Getting diagnosed with ADHD and getting the proper treatment for it was like receiving the instruction manual for the swing/slide/playhouse combo. I was able to make the connections between what each bolt, nut, screw, and nail did and where specific pieces fit.
I went through high school and college with around a 2.3 gpa always frustrated. I knew this was not a reflection of my intelligence. It’s a different kind of frustrating. Not the, “I’m just and idiot” type but more of a, “what am I missing?” When I finally made the leap to grad school I knew I needed to get tested for ADHD. Being a mental health professional I was knowledgeable about possible signs. The testing confirmed my frustrations. I tested at a superior intelligence level (which is very common for someone with ADHD) and after 8 rigorous and sometimes mentally painful hours of testing the psychologist confirmed my diagnosis. I first turned to the literature that my psychologist recommended (Delivered from Distraction by Hallowell and Ratly) which was a great read for anyone ADHD or not. I was encouraged. Many of the behavior modification techniques I had already been using and I was unaware.
After much thought, I went back to my primary doctor who referred me to the psychologist and discussed medication. I was very cautious and only agreed to try a medication that was short acting and on a PRN basis making me feel like I was in control of it. The differences have been amazing. It was like having a box full of files ready to be filed piling up over the last 28 years finally being filed correctly. I have had the information all along. I can now access it freely. It was also filed in a manner allowing for easy cross-referencing. Making connections between all the information happens with ease.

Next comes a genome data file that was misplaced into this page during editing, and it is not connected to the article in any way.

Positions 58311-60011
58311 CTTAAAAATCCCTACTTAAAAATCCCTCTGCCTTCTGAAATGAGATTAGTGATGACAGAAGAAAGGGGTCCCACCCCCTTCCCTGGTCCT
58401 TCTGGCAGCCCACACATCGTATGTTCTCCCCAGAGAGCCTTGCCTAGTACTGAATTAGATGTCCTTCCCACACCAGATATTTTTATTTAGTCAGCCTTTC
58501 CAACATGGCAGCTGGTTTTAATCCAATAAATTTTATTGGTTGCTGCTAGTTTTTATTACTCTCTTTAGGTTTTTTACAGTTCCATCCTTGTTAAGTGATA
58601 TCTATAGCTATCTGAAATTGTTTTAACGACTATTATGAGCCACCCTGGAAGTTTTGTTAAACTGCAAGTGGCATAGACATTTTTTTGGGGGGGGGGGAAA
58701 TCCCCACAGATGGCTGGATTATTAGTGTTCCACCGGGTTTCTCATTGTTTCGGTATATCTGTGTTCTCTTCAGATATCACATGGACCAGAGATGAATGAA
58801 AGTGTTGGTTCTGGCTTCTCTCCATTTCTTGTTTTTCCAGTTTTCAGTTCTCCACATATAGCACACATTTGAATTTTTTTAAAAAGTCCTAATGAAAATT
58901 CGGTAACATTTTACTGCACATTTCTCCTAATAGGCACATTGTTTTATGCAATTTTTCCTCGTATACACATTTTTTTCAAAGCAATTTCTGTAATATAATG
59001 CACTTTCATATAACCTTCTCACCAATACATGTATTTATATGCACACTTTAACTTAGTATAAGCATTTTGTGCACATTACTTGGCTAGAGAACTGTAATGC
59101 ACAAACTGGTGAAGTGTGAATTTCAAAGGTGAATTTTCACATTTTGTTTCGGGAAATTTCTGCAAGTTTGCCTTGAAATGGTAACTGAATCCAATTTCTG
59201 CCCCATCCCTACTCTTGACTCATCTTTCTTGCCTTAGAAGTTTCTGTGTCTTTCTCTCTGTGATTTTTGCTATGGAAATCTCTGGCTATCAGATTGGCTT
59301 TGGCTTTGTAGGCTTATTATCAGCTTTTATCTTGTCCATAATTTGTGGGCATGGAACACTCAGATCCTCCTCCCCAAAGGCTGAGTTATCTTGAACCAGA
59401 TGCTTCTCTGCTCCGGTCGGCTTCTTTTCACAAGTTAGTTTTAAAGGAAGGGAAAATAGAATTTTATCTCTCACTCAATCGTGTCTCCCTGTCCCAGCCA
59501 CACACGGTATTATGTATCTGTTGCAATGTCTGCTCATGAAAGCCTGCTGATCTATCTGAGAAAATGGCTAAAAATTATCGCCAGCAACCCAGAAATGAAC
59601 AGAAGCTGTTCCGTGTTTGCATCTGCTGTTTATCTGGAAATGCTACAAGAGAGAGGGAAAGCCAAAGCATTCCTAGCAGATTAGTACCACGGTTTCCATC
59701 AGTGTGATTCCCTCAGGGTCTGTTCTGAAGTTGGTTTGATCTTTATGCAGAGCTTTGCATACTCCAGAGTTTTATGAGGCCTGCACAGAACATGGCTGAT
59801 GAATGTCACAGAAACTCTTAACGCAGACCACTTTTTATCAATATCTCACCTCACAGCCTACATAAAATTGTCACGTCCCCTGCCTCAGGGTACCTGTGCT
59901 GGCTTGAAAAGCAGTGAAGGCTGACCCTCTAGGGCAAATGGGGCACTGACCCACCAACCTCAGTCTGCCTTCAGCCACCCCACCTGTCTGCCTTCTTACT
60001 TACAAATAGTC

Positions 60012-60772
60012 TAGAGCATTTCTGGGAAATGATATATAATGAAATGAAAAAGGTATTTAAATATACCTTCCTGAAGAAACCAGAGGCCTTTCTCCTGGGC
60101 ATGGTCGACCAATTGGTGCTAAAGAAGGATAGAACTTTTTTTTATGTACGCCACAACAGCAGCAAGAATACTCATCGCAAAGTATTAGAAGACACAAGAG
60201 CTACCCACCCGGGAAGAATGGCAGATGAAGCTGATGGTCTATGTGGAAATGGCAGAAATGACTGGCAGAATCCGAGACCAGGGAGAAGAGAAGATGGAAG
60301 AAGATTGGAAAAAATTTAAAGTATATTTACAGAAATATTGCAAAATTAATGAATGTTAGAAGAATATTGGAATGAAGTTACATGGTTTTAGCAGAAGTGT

As far as my current academic functioning is concerned, I am positive most of my instructors would never believe that I got through high school and college with a 2.3. The difference in my academics is night and day! It can almost be emotional for me at times. Finally getting validation after so many years of trying relentlessly to prove I was more than an “average” student has a way of making me excited to receive assignments back instead of dreading the disappointment.
Drat I suppose I am but a young ignoramus... - daydreamidealist - Oct 21st 2009
I have been calling my condition ADD for some time now (because it's easier to explain than ADHD--I am not hyperactive by any means).
Not sure I will now change my ways, but it's nice to know anyway...
thanks - - Oct 5th 2009
thanks, so many of the therapists that work under me, and are younger, erroneously say "ADD' and it drives me batty.